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Discovering the functional role of entorhinal grid cells

Supervisor: Dr Julija Krupic

Co-supervisor: Prof Ole Paulsen

The aim of this project is to determine the functional role of the medial entorhinal grid cells(1). These neurons are active in multiple fields arranged in a grid of equilateral triangles. Based on their periodic firing pattern, it has been proposed that they act as a universal metric of space. Our recent data has shown that grid cells become nonhomogeneous in polarized enclosures such as trapezoids(2), a result not predicted by the prevailing grid cell computational models. We have proposed an alternative hypothesis suggesting that the grid cell pattern arises from competing afferent hippocampal place cells. In this view, grid cells act as a matrix system that arranges information about individual locations in a topological order. This research will develop new behavioural assays to test these two hypotheses. The spatial cells in the parahippocampal-hippocampal formation will be recorded and manipulated to unravel the nature of their interactions. The medial entorhinal cortex is one of the first areas affected during the Alzheimer’s disease. Understanding the functional role it plays in navigation would be an important breakthrough in the much-needed early diagnosis of the disease.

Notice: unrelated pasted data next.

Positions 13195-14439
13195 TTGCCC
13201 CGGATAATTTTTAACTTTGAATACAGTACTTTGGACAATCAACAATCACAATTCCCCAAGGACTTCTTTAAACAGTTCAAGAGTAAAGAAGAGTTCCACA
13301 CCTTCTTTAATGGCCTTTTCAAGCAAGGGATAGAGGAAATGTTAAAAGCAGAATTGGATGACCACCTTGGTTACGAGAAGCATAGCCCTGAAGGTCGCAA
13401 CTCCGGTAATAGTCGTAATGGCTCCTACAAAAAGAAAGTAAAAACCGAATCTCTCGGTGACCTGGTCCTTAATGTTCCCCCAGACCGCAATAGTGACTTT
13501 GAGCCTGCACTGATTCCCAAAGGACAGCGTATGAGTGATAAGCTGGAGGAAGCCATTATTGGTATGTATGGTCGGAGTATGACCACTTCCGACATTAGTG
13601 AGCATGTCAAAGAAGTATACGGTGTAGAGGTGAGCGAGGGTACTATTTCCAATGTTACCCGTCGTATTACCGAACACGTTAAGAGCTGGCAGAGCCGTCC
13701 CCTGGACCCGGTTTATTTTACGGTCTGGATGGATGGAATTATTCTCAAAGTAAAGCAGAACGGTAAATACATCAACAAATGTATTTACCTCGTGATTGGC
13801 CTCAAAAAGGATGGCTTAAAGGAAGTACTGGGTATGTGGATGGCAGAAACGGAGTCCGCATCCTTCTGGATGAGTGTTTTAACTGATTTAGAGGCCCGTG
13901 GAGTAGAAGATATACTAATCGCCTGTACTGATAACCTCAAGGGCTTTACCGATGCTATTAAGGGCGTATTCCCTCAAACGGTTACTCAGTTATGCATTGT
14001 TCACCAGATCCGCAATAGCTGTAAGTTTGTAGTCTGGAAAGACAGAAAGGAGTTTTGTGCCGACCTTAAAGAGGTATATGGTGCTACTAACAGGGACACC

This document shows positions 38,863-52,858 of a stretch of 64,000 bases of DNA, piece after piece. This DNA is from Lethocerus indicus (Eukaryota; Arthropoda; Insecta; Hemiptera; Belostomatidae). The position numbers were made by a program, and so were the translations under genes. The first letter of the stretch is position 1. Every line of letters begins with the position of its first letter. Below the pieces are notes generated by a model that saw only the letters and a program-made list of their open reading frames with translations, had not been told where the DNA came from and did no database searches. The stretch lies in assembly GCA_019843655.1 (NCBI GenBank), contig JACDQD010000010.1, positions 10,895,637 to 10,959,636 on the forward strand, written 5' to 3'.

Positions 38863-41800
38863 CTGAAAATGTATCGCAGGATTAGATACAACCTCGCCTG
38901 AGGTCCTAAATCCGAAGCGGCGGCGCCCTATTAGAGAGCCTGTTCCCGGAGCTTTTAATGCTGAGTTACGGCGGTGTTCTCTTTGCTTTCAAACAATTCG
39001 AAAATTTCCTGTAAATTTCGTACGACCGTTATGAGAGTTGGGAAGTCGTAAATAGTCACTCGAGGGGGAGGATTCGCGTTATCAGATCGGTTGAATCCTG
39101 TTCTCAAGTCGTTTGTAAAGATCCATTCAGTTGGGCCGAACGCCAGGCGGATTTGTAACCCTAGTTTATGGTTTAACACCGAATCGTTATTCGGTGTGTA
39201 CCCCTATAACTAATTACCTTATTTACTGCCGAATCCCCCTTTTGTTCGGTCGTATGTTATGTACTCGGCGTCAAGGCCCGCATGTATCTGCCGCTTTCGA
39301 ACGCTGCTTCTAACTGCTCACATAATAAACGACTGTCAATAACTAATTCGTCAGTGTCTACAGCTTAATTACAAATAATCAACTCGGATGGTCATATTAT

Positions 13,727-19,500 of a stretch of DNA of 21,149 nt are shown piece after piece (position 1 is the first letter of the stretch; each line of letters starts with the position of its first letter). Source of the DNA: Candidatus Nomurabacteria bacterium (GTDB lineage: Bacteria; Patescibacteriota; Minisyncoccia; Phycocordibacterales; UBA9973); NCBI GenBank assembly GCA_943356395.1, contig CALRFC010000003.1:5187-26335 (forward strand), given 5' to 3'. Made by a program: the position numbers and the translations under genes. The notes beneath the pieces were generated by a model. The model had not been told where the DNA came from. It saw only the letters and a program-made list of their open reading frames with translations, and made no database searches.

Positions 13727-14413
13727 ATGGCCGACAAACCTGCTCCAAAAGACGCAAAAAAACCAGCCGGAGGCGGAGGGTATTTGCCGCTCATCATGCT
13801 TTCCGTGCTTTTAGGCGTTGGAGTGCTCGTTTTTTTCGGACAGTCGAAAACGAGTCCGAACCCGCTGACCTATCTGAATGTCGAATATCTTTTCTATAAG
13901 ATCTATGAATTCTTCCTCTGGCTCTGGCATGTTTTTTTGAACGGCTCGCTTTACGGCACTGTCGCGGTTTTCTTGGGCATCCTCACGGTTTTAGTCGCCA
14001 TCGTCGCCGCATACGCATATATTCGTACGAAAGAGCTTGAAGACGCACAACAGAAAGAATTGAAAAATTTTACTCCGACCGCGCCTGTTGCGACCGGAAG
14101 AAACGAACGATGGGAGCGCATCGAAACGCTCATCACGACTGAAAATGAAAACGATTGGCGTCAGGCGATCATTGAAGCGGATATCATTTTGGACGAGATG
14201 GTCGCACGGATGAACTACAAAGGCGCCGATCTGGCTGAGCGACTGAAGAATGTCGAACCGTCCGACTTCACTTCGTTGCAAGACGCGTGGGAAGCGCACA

We will distort the geometric enclosure and study how it affects rat’s ability to find a goal location and how this correlates with recorded grid cell activity as well as the activity of other spatial cells. We will use wireless multi-tetrode drives and Neuropixels probes for multiple single unit recordings in mEC, CA1 and CA3.


We will study how disruption of grid cell activity affects an animal’s ability to recognize the reward location based on a path-integration (i.e. its ability to measure distances). In this task, animals will be navigating in the virtual linear tracks. The activity of hippocampal cells will be recorded using two-photon imaging.


Hafting, T., Fyhn, M., Molden, S., Moser, M.-B. & Moser, E. I. Microstructure of a spatial map in the entorhinal cortex. Nature 436, 801–806 (2005)

Krupic, J., Bauza, M., Burton, S., Barry, C. & O’Keefe, J. Grid cell symmetry is shaped by environmental geometry. Nature 518, 232–235 (2015)

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